How May Tongue-tie Affect Breastfeeding?

Most babies with tongue-tie are asymptomatic, while feeding difficulties have been reported in 12–44% of babies with tongue-tie.1, 3, 5-7 During effective suckling, the baby takes in the nipple together with a mouthful of the breast.  The tongue extends forward to cup the breast and covers the lower gum, protecting the nipple from damage through rubbing against the lower gum. It is postulated that a baby with tongue-tie cannot advance the tongue over the lower gum during suckling. Chewing is triggered instead which may result in nipple soreness, ulcer or even bleeding.  The nipple soreness may set off a sequence of events resulting in feeding difficulties and weight loss. (Table 1)4 On the other hand, chewing motion is sufficient to transfer milk from a bottle. Bottle-fed babies are thus less affected by tongue-tie as oral-motor movements differ between bottle feeding and breastfeeding.

Table 1: Possible Presentations of Feeding Difficulties Associated with Tongue-tie

Maternal Presentation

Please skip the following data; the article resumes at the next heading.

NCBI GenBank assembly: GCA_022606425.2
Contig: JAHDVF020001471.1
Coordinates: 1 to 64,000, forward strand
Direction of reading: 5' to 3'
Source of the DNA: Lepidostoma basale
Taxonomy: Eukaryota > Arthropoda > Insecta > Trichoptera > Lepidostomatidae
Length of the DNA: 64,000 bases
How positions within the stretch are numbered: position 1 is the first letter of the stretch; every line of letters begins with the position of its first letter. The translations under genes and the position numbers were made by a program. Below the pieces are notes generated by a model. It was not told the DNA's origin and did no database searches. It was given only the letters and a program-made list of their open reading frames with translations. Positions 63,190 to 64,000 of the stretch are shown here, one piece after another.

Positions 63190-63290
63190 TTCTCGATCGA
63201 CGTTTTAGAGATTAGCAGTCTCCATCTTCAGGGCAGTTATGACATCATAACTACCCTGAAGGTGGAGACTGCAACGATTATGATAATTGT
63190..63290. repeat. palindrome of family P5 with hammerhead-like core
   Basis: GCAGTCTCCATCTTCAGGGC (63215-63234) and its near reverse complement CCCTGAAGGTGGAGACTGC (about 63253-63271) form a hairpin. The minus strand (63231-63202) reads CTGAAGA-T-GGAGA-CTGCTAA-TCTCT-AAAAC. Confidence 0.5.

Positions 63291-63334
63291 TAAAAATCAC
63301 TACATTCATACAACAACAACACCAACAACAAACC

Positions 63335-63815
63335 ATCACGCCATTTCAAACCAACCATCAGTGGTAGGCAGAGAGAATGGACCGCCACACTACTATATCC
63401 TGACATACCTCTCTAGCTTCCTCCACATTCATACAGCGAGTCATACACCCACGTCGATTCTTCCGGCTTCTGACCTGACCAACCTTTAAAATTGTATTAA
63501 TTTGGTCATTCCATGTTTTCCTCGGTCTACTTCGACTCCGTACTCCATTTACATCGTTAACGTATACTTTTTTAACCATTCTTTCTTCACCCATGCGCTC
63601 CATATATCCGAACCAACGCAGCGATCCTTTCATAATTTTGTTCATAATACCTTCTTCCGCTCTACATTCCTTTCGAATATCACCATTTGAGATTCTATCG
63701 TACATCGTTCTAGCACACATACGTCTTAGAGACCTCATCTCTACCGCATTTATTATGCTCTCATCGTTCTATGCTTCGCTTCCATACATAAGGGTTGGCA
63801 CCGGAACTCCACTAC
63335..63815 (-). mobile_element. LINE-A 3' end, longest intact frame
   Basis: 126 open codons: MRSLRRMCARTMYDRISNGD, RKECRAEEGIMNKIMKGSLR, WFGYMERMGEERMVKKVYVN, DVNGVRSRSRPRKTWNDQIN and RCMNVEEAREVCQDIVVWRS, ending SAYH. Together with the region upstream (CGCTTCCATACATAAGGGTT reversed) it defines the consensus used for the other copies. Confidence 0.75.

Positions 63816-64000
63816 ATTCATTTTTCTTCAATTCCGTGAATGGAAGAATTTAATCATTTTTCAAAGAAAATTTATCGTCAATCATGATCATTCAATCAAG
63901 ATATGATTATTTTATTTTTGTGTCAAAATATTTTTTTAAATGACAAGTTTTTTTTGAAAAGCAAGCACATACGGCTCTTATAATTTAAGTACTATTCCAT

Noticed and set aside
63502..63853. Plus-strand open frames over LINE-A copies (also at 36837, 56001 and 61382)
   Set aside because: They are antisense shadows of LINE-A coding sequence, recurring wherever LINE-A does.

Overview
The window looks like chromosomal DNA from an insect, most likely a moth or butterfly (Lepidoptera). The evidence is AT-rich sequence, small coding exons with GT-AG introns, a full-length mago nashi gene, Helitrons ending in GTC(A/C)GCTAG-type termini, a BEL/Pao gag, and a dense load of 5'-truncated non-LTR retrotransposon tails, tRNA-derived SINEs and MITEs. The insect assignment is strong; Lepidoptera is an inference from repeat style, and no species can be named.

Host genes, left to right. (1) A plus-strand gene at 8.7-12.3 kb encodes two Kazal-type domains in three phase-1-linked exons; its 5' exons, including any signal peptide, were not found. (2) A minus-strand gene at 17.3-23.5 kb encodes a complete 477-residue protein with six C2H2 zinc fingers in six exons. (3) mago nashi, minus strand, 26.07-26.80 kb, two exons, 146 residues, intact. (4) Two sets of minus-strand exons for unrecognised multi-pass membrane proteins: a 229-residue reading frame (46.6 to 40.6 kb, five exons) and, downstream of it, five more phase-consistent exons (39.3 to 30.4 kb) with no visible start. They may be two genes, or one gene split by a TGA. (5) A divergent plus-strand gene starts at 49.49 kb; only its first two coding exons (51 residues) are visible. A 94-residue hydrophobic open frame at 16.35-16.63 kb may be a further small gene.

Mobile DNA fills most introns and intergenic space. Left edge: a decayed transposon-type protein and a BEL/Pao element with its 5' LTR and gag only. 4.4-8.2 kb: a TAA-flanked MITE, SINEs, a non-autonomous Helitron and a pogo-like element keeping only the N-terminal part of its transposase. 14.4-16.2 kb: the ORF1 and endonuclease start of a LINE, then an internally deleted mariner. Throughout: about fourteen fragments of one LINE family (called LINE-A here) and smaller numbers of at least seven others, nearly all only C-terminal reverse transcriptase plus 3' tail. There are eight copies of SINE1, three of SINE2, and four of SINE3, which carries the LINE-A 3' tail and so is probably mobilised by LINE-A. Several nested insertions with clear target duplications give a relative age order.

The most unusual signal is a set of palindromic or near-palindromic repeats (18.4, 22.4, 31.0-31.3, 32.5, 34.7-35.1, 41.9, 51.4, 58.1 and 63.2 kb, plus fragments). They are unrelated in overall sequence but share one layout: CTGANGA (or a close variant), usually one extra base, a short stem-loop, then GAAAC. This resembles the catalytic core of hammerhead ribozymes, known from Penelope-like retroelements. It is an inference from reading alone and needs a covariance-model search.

Infant Symptoms and Signs

            Nipple pain/erosions

            Painful breasts

            Low milk supply

            Plugged ducts

            Mastitis (blocked ducts)

            Frustration and disappointment with breastfeeding

            Untimely weaning

            Poor latch and suck

            Clicking sound while nursing

            Fussiness and frequent arching away from the breast

            Falling asleep at the breast

            Ineffective milk transfer

            Inadequate weight gain or weight loss

            Irritability or colic



***Please click here to read more or download the whole article with the note of references.***

Key Message:

1. Not all babies with tongue-tie require frenotomy.

2. Babies with breastfeeding difficulty and tongue-tie require multi-disciplinary assessment and management.

3. Frenotomy could be considered if the breastfeeding difficulty in these babies is not improved by latch modification and tongue exercise.

4. Current evidence shows that frenotomy only reduces breastfeeding mothers’ nipple pain but has no consistent positive effect on breastfeeding.

5. Provision of up-to-date clinical evidence for parents to make an informed decision on frenotomy is important.

ditor-in-Chief: Dr Shirley Leung
Illustration: Ms Iris Leung, 草屋 Iris's Workshop - 畫公仔的草

Please click here to download the whole article and visit our website to subscribe
 our E-newsletter
Baby Friendly Hospital Initiative Hong Kong Association Logo

Baby Friendly Hotline: 2838 7727 (9am-9pm)
General Enquiry: 2591 0782
Address: 7th Floor, SUP Tower, 75-83 King’s Road, Hong Kong

Unicef Logo
Fax: 2338 5521
All rights reserved by Baby Friendly Hospital Initiative Hong Kong Association.